Mart city leaders were considering dissolving their charter when Henry Witt III moved from Round Rock back to the area where he graduated high school and spent much of his youth.
Five years since he moved back and won a spot on the city council, the city is financially stable, has received a multi-million-dollar grant to overhaul infrastructure and is on the verge of becoming a regional water supplier, Witt said. With that turnaround in his wake, the Mart City Council is set to accept his resignation as mayor pro tem on Monday.
Witt, 38, has started a new job and has moved out of Mart, requiring him to step down.
“Yes, it is very difficult for me to step away, but I know that my efforts have always been to better the quality of lives for the people in the city of Mart,” Witt said. “I’m very confident in the people who we have in leadership positions right now in the community and the city council and I am confident in their ability to continue to carry that flag.”
City Manager Kevin Schaffer said Witt was one of the original members of the “Save Our City” campaign in 2013 in the city 18 miles east of Waco on State Highway 164.
“He’s done stuff that people said couldn’t be done,” Schaffer said, referring to a $17.5 million U.S. Department of Agriculture Rural Development grant that will allow the city to overhaul its water system and many of its streets. “I think he took that as a challenge and he’s going out on a high note here.”
At the 6:30 p.m. meeting Monday, the council will interview a handful of candidates to fill the vacancy, Schaffer said. The city council then will have the option to appoint a new member to fill the at-large seat, he said. Schaffer declined to release the candidates’ names.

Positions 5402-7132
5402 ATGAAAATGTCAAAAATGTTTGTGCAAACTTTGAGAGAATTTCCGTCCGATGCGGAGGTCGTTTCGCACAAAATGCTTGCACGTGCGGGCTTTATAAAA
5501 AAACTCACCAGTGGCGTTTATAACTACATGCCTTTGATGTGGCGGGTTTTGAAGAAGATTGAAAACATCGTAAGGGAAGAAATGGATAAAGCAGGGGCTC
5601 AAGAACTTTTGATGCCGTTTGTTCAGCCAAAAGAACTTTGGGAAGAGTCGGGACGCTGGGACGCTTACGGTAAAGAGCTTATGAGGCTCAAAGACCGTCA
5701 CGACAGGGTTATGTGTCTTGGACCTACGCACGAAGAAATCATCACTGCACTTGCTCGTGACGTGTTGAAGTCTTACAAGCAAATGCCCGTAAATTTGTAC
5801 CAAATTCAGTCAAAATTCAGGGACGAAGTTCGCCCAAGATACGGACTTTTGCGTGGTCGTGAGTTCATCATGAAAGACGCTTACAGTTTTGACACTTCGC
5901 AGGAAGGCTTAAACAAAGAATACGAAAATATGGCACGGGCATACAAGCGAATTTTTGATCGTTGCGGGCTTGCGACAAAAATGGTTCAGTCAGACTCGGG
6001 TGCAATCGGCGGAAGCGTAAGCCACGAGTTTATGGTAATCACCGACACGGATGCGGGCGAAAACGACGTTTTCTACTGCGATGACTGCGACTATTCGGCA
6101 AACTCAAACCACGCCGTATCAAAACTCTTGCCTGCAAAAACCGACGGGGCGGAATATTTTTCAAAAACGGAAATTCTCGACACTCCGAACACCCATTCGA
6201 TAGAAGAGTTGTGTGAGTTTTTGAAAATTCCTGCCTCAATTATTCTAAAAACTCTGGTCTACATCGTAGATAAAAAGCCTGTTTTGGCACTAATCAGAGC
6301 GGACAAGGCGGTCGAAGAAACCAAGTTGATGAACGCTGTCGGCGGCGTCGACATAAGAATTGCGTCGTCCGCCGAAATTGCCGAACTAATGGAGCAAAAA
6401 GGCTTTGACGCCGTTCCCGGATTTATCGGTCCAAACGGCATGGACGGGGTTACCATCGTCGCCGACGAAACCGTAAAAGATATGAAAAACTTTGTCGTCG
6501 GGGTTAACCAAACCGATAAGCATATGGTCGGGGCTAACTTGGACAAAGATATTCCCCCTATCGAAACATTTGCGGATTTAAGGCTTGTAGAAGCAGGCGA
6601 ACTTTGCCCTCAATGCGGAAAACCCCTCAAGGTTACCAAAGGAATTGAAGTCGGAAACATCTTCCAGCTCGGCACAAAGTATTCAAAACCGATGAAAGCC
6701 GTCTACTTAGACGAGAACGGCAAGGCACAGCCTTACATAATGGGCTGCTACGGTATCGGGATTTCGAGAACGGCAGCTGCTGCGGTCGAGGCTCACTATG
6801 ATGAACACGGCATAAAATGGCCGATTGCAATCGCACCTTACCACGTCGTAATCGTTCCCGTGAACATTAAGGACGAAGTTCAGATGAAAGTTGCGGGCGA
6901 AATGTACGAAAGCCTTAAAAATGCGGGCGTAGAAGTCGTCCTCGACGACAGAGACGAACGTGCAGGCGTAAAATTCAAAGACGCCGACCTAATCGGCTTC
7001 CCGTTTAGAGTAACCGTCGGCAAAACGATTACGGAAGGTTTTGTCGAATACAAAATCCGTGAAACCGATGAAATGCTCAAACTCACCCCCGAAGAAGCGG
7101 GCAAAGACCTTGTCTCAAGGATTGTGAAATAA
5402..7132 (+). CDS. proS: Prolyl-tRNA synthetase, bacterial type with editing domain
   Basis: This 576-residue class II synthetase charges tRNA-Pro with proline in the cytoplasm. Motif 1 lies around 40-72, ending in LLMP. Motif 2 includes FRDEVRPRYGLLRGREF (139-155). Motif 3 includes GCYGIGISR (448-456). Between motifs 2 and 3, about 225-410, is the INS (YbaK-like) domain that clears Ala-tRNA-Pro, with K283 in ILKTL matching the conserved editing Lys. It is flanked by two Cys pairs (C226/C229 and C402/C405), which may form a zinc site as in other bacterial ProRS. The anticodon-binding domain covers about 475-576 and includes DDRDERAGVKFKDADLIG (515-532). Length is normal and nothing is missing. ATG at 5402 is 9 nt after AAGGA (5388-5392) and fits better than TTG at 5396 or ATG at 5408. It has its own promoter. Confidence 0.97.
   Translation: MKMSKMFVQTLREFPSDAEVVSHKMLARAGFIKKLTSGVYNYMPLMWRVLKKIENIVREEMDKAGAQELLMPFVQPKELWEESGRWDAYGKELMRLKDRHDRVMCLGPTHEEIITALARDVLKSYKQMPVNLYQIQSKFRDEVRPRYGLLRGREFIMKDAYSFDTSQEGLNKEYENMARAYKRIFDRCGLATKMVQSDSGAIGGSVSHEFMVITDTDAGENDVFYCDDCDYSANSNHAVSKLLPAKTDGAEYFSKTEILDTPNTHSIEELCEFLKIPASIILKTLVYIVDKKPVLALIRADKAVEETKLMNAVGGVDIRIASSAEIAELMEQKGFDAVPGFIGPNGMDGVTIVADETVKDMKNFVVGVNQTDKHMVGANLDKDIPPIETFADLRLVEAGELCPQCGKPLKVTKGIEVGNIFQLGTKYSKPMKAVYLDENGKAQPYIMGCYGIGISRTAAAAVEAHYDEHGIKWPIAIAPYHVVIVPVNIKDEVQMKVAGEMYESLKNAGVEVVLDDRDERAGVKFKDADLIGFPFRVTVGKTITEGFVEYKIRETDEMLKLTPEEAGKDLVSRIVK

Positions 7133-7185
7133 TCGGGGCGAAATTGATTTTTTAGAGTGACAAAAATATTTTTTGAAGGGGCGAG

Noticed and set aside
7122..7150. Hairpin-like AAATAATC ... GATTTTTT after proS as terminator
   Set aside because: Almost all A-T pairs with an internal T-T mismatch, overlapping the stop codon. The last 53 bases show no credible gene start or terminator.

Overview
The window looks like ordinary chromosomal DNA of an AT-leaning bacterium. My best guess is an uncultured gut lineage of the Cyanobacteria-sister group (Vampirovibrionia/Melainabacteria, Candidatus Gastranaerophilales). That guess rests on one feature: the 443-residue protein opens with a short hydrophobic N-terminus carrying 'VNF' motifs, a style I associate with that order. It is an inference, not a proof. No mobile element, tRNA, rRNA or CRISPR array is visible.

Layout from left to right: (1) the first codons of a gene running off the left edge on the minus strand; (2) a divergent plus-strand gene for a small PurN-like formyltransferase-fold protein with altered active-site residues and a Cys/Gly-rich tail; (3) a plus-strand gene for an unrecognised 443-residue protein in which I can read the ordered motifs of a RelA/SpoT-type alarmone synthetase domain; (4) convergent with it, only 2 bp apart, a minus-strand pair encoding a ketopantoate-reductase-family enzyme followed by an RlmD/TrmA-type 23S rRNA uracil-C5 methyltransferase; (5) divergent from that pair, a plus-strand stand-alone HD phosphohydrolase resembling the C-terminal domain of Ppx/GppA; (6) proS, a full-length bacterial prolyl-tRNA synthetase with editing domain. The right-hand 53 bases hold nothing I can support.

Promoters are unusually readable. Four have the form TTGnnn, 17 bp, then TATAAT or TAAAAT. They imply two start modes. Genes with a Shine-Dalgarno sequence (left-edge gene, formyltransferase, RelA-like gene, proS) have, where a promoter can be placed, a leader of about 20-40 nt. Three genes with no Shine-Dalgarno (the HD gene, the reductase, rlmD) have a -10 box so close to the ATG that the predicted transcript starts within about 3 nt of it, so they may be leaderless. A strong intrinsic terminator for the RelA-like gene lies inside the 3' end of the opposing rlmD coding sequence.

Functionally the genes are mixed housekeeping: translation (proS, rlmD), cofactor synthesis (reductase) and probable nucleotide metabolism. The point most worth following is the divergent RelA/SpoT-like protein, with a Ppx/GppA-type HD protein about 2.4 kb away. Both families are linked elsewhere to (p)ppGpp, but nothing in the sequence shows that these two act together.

The term for Witt’s seat ends in May.
Monday’s meeting could mark the second council appointment since the May election.
Schaffer stepped down from the council in June, two months after his re-election, to take the newly-created city administrator position. The city council chose Haley Pankonien as Schaffer’s replacement on the council.
The city council brought back the city administrator position, which had been eliminated in the early 2000s.
Witt has actively encouraged Mart’s revitalization and pushed for community engagement, and the Mart High School graduate may continue to help guide current projects to fruition in another voluntary role.
Schaffer will present the idea of an unpaid chief planning officer position to the council during the meeting Monday, with the intention of having Witt fill the role. The new position would allow Witt to continue to help with the USDA grant project and related plans to increase the city’s water production, an effort that would let the city sell water to other supply companies in the vicinity.
Witt said he has worked on the USDA project longer than any other project in his career and he is determined to see it through if the council will have him.